Common conditions across organizations in virtually all industries, that eventually led to a new market segment that Gartner named “File Analysis.”
Exponential growth of unstructured data
The first is the exponential growth of unstructured data. By unstructured, we mean file based data rather than database content. These are the word processor files, presentations, spreadsheets, media files, and even virtual images that are taking up the majority of disk space on network storage devices.
Lack of data management practices
Next is the lack of data management practices that include the archiving or justifiable deletion of files once their lifecycle is over. Yes, even in today’s world of compliance to industry and government regulations, certain files can be deleted – in fact, in some cases they must be deleted to be in regulatory compliance.
No idea of value of stored data
Because of the aforementioned exponential storage growth, organizations have little idea of what is being stored, nor its value. For example, are they storing irrelevant data on expensive primary storage that has not been accessed by anyone in two years?
Data access not being properly managed
With many organizations, the written policies pertaining to user and group access rights to files on the network are not being followed consistently.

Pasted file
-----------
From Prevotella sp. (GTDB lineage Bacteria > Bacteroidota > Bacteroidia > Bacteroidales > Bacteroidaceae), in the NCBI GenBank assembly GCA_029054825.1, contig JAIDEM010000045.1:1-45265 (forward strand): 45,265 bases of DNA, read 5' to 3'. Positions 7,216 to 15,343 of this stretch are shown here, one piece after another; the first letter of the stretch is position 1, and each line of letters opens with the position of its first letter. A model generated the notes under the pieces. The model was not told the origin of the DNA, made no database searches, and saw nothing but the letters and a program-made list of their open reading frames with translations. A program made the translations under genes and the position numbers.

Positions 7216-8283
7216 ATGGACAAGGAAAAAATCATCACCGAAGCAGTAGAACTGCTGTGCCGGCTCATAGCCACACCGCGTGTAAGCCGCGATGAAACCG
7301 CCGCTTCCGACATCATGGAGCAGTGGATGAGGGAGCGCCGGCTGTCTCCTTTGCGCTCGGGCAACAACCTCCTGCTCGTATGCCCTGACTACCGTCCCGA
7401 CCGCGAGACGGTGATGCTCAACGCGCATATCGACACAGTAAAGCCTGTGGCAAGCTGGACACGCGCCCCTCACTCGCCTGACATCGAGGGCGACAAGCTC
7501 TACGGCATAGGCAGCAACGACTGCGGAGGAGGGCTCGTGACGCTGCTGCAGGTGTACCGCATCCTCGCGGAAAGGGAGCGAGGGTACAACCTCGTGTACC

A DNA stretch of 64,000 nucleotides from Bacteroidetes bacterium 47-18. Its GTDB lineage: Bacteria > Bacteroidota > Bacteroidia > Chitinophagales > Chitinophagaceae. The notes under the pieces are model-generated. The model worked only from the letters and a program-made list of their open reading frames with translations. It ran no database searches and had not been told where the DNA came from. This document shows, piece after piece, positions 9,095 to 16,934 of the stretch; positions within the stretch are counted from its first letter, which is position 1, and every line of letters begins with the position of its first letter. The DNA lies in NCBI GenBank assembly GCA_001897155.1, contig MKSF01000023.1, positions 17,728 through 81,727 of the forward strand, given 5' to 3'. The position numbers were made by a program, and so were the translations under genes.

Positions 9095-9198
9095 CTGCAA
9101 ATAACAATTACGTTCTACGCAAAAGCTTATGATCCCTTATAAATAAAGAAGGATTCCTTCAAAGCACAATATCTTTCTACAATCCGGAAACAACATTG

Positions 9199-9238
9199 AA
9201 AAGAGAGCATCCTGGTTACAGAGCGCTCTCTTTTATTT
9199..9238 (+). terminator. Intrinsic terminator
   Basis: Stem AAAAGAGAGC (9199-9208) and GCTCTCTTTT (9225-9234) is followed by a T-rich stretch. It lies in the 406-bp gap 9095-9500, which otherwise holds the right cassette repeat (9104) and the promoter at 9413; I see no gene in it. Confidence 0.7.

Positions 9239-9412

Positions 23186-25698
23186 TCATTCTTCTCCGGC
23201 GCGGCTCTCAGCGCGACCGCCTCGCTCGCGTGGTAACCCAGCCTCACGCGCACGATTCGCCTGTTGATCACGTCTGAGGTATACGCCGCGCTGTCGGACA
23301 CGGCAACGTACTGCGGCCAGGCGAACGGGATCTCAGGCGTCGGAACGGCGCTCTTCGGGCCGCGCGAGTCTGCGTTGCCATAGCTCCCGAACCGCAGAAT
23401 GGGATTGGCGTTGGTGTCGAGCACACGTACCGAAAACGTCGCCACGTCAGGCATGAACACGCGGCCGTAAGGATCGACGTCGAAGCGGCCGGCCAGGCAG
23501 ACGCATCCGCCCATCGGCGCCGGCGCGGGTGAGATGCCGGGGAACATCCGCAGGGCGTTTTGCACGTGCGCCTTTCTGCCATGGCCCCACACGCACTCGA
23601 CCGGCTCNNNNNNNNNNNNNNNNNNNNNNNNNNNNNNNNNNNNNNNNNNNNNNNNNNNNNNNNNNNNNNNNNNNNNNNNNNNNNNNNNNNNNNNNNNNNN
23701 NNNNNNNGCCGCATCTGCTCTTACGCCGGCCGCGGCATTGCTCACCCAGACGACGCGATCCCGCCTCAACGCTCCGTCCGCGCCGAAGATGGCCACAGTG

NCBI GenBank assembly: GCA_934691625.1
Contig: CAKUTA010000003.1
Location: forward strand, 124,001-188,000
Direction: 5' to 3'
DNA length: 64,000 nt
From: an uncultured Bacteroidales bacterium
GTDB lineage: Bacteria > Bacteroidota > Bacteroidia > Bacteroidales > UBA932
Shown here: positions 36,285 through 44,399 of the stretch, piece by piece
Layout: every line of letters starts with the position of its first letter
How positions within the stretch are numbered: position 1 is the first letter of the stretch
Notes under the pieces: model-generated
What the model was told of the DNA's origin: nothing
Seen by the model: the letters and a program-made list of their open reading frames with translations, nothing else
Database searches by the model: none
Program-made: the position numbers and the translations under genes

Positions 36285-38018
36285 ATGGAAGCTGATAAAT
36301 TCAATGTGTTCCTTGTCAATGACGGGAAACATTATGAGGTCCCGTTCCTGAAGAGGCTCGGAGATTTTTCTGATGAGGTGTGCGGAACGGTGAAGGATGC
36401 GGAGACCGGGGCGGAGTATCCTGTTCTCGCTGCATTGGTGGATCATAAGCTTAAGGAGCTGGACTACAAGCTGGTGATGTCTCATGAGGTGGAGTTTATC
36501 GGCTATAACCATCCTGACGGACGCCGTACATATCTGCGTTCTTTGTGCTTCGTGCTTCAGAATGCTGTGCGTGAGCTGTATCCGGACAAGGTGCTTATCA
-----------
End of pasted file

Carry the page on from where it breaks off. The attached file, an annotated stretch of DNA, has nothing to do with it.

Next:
Lack of understanding of compliance
In an era of expanding industry and government regulations that are getting more and more difficult to understand, many organizations are simply “playing it safe” and keeping everything.
Increased storage costs
Overall storage costs are increasing each year. This is not just the storage hardware, but the management costs that make up the majority of annual storage expenditures.
Because of the frequency of these data breaches, the stories are getting less alarming. Did you know that in 2016 alone, there were discovered data breaches at the FBI, the IRS, Verizon, ADP, and the Department of Homeland Security?
Inability to quantify “dark data”
And finally, these organizations inability to quantify the terabytes or even petabytes of “dark data” that they are storing in their data centers.
Gartner recognized these problems and classified them into a new market segment in 2014 with the release of its first Market Guide for File Analysis Software publication.
In the 2014 guide and follow-up guides in 2015 and 2016, Gartner defines and analyzes the market, shares key findings, makes recommendations, and identifies “representative vendors” (without endorsing any of them) who are developing File Analysis tools to address the market.